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Sustainable Gardening

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evolution of organic

Evolution of Organic

EVOLUTION OF ORGANIC brings us the story of organic agriculture, told by those who built the movement. A motley crew of back-to-the-landers, spiritual seekers and farmers' sons and daughters rejected modern chemical farming and set out to invent organic alternatives. The movement grew from a small band of rebels to a cultural transformation in the way we grow and eat food. By now organic has mainstreamed, become both an industry oriented toward bringing organic to all people, and a movement that has realized a vision of sustainable agriculture.

from seed to seed

From Seed to Seed

When Terry and Monique left the opera to pursue their true passion—ecological, small-scale farming—their story of community and resilience took center stage. FROM SEED TO SEED follows their young family and a diverse group of farmers in Southern Manitoba, for a season of challenges and rewards. Scientists are working with these farmers using a blend of ancient traditions and cutting edge science to develop improved methods for growing food ecologically and in a changing climate. This hopeful story provides a Canadian perspective on a global social movement that regenerates the land, farming, and communities toward a healthier future for us all.

Living the Change: Inspiring Stories for a Sustainable Future

This documentary explores solutions to the global crises we face today – solutions any one of us can be part of – through the inspiring stories of people pioneering change in their own lives and in their communities in order to live in a sustainable and regenerative way. Directors Jordan Osmond and Antoinette Wilson have brought together stories from their travels, along with interviews with experts able to explain how we come to be where we are today. From forest gardens to composting toilets, community supported agriculture to timebanking, the film offers ways we can rethink our approach to how we live.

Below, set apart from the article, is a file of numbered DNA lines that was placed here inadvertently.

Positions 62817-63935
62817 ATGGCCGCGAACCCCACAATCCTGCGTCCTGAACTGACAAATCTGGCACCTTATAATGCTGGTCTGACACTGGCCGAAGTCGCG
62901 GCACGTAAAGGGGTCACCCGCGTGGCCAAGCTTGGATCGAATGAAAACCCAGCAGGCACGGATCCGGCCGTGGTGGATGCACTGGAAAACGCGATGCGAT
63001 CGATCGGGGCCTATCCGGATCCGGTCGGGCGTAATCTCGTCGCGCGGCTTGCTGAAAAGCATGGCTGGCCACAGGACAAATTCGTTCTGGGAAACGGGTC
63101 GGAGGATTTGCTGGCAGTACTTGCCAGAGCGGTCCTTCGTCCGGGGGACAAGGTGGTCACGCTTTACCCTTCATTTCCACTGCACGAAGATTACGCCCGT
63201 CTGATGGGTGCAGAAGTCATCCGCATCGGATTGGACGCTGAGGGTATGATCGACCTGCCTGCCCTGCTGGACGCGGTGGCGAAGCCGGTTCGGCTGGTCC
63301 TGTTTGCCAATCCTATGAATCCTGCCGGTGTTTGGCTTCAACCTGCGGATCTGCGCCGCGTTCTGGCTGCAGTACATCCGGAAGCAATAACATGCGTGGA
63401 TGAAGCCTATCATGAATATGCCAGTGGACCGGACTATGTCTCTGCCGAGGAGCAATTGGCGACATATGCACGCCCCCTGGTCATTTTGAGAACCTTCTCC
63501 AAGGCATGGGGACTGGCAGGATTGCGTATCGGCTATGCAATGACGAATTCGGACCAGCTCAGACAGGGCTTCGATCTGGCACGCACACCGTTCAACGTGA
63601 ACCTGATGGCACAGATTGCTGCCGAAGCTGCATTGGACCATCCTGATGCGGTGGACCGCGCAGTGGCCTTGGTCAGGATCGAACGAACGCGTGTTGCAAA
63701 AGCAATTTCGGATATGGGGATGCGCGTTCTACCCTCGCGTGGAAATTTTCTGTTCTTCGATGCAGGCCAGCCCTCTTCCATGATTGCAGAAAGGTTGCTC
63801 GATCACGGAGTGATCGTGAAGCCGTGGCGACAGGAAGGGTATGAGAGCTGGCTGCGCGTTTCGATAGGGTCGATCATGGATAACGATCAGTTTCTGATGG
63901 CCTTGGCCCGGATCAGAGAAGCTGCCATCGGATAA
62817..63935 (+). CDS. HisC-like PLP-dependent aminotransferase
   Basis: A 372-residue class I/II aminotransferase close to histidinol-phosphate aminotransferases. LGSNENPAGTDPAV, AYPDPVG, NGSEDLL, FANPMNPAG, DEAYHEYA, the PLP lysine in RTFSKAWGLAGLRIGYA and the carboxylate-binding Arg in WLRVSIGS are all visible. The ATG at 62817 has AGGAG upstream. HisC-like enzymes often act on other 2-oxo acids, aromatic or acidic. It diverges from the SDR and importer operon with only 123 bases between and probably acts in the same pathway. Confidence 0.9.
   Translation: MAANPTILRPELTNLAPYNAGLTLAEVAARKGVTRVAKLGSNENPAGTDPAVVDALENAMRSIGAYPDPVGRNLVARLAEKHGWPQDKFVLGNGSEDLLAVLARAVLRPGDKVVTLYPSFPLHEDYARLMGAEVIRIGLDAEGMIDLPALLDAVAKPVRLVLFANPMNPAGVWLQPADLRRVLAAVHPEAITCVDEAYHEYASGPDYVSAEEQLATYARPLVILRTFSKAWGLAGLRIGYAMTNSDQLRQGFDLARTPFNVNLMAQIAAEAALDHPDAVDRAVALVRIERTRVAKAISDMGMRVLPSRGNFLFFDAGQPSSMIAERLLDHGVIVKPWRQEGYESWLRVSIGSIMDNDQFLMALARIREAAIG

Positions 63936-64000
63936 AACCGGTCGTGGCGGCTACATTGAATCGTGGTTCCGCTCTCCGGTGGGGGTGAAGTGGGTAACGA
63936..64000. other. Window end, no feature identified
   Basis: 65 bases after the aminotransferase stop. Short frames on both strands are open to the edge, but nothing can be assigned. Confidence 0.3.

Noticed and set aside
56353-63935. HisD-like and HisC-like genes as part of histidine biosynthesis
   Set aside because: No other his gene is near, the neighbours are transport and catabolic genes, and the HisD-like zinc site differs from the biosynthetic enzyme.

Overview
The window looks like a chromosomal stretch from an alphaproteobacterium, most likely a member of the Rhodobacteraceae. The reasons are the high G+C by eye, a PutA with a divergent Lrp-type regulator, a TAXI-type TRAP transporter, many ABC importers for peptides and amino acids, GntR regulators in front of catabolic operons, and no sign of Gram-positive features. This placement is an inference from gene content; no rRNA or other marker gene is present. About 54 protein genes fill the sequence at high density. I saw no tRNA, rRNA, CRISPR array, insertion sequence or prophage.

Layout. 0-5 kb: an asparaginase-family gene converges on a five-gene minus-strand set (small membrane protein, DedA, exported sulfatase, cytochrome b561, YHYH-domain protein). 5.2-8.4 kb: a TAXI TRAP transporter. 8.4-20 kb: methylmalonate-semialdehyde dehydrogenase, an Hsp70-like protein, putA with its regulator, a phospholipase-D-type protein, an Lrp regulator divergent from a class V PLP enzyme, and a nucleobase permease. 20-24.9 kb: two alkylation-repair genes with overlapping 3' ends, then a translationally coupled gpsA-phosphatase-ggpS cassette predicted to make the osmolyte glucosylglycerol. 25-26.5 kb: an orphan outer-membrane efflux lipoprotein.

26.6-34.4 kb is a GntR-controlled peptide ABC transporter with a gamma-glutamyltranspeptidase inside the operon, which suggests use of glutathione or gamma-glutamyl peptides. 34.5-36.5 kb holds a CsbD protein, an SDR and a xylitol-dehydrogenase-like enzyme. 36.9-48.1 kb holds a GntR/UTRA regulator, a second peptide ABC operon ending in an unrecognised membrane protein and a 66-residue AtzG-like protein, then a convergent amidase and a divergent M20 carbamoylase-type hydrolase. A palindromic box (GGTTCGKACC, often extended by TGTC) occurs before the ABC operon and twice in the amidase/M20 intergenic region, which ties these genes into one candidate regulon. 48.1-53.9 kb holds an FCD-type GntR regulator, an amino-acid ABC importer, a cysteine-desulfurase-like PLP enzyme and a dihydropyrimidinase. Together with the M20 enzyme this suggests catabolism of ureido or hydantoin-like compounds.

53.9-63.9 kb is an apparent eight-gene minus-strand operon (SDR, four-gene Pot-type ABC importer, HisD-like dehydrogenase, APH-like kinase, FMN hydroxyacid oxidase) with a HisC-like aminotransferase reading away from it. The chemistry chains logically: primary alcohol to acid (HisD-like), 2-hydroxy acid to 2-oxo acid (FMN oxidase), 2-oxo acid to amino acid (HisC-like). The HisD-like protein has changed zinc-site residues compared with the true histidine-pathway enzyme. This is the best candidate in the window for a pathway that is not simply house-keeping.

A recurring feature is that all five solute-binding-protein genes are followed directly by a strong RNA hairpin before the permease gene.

Cultivating Kids

On South Whidbey Island in the state of Washington, a school farm involves children from kindergarten through high school in every phase of raising organic vegetables as part of their school experience. Supported by local non-profits, community volunteers, and the school district, it shows that a garden can be a valuable addition to a school curriculum, while encouraging children to eat healthy food. The school farm sells local, organic produce to the school cafeterias and also supplies the local food bank and community nutrition programs with fresh organic produce throughout the growing

Homecoming: Indigenous youth return to the land

Many of the Indigenous youth in Indonesia have left their communities to study in the cities. Yet after their studies they have chosen to remain there rather than return home to their traditional lives. But the threat to their communities posed by deforestation, pollution, and land grabbing is giving rise to a homecoming movement. Their concern is that if the youth do not protect and manage their territories, who will?

As they return, they are bringing with them plans to use the land for herbal gardens and organic farming. As a result, land that had lain dormant could now be farmed in a new way. At the same time, their communities are exploring ecotourism, coffee plantations, keeping sheep, and replanting damaged forests with new seedlings. This new generation is aware of global warming and the harm it poses to their way of life and future generations, and they recognize how important it is to protect their territories and the planet.